All the Light We Cannot See by Anthony Doerr

allthelight

Title: All the Light We Cannot See
Author: Anthony Doerr
Publisher: Scribner
Release Date: 2014
Rating: 4/5

I have to admit that the title of this book almost put me off reading it. I don’t like mushy tear-jerky books and this sounded exactly like that to me. Add to this the fact that it’s about a German orphan boy who loves radios and a blind French girl who loves Jules Verne, well, I was prepared to be queasy and rolling my eyes. But I’m happy to announce that I was wrong. All the Light We Cannot See is a beautiful and poetic story. It’s set during World War II, which is always a great setting if you ask me, and it follows the lives of the blind Marie-Laure whose father is a museum locksmith and inventor of intricate puzzle boxes, and Werner who lives with his sister in an orphanage and has an amazing talent for circuitry. The story jumps in time and changes protagonist for every chapter (more or less). We get their life stories, childhoods interrupted by war, but bits at a time and in a non-linear fashion. It’s like our own little puzzle box to figure out to find the treasure hidden inside, and it works great most of the time. It’s almost like a fairy tale, but a tragic one full of bombs and death.

To make it even more fairy tale-like there’s a diamond involved. A blue and red diamond with a mysterious past. Some say the holder of the diamond lives forever while everyone around them suffers greatly. This diamond is said to be in storage at the museum where Marie-Laure’s dad works and some people will go to great lengths to get it. If it exists at all. It’s not as Indiana Jones as it may sound, but I’ll let you find that out for yourself.

“But it is not bravery; I have no choice. I wake up and live my life. Don’t you do the same?”

You would think this is a story about love, right? It definitely sounds like that’s what it’s going to be. And in some ways it is, I guess. The love of a father or sister, or of the ways people’s lives touch. The connection you can make with strangers in dire situations. But most of all it’s a story about bravery and strength. About facing a world and a life that didn’t at all turn out the way you would have hoped. It’s about trying to do the right thing, no matter how hard that is, and paying your dues.

“The brain is locked in total darkness of course, children, says the voice. It floats in a clear liquid inside the skull, never in the light. And yet the world it constructs in the mind is full of light. It brims with color and movement. So how, children, does the brain, which lives without a spark of light, build for us a world full of light?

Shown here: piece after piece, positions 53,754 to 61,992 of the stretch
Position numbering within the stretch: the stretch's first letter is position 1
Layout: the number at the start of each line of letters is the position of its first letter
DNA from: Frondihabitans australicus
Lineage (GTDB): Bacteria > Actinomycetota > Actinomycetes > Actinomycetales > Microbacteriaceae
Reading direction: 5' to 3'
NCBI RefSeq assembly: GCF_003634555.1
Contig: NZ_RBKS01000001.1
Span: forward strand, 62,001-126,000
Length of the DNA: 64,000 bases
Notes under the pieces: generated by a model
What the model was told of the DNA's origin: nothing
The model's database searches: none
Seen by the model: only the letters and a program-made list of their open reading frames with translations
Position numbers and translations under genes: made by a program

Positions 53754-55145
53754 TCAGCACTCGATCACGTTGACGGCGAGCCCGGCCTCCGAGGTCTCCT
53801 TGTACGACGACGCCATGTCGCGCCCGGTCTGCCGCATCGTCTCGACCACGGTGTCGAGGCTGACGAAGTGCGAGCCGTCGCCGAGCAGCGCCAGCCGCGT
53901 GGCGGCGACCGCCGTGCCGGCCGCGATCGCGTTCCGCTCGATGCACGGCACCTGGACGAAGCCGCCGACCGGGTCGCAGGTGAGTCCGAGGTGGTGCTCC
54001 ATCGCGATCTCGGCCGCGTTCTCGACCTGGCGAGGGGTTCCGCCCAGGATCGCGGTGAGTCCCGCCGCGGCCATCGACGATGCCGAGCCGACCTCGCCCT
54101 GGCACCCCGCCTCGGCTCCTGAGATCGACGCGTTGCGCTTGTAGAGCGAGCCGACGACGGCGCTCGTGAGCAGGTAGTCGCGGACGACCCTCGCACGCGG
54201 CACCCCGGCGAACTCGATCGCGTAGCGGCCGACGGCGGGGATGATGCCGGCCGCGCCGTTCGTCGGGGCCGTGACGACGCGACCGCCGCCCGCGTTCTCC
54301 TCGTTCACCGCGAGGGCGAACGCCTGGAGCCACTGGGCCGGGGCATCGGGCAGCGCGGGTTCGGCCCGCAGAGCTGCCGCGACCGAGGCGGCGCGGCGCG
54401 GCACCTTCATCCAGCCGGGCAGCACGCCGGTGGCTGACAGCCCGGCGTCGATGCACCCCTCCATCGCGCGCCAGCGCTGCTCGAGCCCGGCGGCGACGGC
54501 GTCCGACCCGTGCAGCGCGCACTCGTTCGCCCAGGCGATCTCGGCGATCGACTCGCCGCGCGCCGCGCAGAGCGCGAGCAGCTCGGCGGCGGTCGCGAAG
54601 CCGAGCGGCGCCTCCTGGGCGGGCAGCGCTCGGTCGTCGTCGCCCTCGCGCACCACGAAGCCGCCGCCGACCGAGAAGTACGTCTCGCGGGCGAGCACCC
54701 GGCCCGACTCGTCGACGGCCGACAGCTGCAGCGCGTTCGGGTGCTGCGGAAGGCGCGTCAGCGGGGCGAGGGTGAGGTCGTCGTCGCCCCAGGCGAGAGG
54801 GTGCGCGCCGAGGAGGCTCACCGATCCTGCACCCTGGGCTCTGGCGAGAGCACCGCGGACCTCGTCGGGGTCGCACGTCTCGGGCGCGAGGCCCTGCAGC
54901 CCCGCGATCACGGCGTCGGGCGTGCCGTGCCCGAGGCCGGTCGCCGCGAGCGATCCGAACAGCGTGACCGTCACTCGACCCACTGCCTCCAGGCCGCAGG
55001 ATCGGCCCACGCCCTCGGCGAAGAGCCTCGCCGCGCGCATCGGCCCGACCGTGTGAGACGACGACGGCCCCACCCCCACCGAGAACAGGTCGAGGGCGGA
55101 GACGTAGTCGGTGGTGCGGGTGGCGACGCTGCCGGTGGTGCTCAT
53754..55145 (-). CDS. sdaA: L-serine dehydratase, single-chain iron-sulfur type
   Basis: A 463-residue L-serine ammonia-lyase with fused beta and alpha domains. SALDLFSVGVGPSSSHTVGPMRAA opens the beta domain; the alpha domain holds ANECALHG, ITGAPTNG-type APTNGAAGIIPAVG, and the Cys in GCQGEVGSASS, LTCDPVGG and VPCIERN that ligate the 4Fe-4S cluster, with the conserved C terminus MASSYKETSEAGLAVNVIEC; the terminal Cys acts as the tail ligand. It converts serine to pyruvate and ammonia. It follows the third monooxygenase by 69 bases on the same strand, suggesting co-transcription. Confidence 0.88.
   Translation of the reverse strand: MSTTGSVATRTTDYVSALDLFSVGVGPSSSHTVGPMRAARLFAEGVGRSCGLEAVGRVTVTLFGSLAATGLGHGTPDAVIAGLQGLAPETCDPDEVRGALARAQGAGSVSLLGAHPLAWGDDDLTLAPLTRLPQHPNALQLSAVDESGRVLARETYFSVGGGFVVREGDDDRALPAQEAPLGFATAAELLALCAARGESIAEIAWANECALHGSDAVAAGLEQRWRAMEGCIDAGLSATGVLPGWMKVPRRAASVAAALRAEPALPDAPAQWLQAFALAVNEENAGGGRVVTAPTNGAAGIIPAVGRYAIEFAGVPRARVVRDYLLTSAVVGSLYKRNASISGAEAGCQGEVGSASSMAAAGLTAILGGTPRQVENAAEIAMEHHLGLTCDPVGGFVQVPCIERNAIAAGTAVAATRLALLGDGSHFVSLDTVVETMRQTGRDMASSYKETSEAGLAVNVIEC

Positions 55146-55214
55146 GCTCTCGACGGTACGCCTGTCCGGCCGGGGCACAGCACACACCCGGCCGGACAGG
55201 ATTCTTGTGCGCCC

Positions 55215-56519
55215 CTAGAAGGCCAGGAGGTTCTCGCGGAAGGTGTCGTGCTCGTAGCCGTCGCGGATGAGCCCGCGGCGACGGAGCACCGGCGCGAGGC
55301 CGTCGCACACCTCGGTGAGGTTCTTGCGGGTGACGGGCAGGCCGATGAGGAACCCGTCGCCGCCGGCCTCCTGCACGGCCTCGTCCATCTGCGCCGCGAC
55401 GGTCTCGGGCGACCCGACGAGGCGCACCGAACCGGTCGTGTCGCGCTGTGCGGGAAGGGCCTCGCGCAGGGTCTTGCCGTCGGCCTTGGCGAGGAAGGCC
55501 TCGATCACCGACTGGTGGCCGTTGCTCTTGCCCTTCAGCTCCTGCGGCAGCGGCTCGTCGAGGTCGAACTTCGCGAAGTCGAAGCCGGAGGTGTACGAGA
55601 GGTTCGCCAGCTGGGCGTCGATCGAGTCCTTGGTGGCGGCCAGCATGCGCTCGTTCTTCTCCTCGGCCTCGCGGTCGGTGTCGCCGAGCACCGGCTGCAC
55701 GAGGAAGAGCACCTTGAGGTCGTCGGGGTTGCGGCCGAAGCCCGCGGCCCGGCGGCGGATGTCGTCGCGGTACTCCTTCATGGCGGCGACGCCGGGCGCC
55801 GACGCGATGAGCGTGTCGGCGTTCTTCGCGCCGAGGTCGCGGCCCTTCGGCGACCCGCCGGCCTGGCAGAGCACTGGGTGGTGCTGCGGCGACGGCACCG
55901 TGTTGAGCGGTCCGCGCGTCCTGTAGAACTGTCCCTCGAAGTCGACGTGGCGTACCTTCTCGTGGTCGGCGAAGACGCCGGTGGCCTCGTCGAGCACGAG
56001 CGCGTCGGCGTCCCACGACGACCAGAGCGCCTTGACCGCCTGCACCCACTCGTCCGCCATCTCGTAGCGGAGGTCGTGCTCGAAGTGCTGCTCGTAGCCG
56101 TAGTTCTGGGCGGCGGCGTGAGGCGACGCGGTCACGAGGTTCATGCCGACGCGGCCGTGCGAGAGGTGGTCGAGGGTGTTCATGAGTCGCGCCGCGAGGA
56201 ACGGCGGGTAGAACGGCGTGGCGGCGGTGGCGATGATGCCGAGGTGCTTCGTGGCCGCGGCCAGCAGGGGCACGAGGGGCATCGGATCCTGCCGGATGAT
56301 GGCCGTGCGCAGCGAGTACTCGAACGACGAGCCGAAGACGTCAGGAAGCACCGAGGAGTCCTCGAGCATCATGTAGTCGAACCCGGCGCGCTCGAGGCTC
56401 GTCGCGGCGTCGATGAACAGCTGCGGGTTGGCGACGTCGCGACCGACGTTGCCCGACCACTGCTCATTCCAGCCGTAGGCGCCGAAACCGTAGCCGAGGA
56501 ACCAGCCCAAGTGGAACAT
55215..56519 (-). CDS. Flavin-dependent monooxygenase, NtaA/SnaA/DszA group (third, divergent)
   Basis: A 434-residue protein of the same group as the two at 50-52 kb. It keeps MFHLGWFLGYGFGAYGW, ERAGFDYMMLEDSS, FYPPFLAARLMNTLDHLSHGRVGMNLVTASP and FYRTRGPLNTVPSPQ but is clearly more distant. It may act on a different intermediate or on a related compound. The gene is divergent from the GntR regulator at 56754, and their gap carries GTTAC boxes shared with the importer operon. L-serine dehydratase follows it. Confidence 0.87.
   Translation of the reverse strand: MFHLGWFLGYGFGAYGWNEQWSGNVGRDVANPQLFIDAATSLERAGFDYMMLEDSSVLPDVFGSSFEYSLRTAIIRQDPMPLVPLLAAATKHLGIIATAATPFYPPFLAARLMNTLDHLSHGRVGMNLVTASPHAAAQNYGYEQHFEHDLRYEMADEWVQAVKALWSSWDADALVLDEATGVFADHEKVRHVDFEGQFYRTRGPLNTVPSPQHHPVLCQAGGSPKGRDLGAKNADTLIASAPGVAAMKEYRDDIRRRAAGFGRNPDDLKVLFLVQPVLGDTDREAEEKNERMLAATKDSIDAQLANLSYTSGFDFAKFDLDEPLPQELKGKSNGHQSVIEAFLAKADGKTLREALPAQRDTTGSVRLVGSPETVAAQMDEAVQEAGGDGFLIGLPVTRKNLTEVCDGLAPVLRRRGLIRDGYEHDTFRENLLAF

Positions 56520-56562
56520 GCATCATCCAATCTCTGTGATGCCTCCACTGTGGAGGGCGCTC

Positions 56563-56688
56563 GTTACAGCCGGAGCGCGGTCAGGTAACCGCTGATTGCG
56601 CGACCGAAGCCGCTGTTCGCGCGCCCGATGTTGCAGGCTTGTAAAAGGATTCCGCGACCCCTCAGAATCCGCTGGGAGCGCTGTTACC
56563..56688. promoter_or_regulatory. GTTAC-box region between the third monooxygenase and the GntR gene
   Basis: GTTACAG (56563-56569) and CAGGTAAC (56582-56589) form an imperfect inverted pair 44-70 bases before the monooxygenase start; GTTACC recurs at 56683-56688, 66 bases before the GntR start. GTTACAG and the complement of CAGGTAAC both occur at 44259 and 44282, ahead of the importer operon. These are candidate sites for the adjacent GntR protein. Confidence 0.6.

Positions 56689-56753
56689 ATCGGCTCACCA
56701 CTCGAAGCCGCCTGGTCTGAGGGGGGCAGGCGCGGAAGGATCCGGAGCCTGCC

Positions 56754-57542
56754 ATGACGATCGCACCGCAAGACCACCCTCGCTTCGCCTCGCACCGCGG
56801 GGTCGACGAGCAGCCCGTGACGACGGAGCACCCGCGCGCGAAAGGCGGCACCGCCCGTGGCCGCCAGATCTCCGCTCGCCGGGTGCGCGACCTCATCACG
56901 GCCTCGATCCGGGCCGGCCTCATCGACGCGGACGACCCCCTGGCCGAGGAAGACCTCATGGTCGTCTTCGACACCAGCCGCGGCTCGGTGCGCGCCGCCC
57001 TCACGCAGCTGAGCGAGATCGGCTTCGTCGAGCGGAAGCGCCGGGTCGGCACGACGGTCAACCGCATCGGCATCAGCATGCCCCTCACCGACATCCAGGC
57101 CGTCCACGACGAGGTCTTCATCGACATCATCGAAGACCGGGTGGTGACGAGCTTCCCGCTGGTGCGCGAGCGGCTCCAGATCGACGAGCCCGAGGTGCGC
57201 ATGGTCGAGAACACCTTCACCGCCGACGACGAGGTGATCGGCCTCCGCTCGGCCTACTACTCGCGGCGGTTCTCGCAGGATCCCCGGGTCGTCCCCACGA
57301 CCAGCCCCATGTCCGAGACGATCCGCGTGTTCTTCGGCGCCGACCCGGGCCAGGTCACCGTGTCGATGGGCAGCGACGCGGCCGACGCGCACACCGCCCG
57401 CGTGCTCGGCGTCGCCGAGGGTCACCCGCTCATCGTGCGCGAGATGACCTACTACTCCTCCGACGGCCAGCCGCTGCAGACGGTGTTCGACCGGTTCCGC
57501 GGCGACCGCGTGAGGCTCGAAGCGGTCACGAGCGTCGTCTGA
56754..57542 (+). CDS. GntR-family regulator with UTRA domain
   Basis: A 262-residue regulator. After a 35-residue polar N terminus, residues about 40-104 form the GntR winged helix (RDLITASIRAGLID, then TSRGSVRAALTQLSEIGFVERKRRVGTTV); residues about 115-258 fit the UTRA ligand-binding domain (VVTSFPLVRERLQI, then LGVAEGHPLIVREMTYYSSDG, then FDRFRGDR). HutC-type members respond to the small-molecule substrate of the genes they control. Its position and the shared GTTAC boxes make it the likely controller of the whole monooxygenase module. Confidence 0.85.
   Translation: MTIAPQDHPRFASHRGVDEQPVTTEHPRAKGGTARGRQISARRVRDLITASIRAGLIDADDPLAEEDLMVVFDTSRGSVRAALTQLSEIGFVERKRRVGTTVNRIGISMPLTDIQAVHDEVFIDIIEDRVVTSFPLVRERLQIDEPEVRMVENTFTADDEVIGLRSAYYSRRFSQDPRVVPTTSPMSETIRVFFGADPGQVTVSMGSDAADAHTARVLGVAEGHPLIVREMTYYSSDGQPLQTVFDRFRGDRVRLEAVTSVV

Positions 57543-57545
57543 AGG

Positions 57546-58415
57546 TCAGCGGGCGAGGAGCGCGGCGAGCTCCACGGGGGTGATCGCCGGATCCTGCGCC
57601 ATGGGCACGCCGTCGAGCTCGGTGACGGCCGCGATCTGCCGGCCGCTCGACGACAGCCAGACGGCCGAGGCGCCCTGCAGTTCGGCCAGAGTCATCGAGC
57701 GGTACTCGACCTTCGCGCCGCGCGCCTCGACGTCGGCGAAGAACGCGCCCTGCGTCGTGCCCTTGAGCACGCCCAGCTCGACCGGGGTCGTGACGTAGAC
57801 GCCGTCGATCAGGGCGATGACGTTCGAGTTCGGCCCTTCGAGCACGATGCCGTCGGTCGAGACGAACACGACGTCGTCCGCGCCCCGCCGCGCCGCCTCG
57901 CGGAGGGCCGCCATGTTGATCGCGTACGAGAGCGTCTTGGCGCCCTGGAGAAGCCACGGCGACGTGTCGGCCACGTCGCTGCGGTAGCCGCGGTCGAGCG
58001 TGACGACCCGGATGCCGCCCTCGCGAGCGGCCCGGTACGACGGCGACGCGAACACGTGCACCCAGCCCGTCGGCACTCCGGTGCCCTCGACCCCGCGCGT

The book brims with gorgeous imagery, beautiful metaphors and language that floats from the pages and right into your heart. The towns and events are described in such fascinating detail and evocative manner that it’ll leave the images printed into your brain long after you’ve read the last page. At least that’s what it did for me. The characters are incredibly compelling, and both main and side characters are fully fleshed out and the development is great. Both sides of the war are portrayed in a nuanced manner that makes you feel for the German soldiers and the French citizens alike. Doerr’s writing is simply aweinspiring and his story devastating, almost nihilistic.

My only small complaint would be the pacing. In places it’s a bit slow for my taste and the jumping from one character to the other can get frustrating in the middle of something exciting. This is a good way to build up suspense, I suppose. Maybe I just don’t have the patience for it. Overall the form works and the length of the chapters (some are less than a page) ensure that you’re never bored enough to put the book down.

Simply put this is a beautiful piece of writing, though it’s very different from the starkness I usually prefer. But I’m sure that means it’ll appeal to way more people, and I hope it does because it deserves it, as its awards suggests too. So really, who needs my review?

(I do still wish Mr Doerr would have given this a less syrup-y title.)

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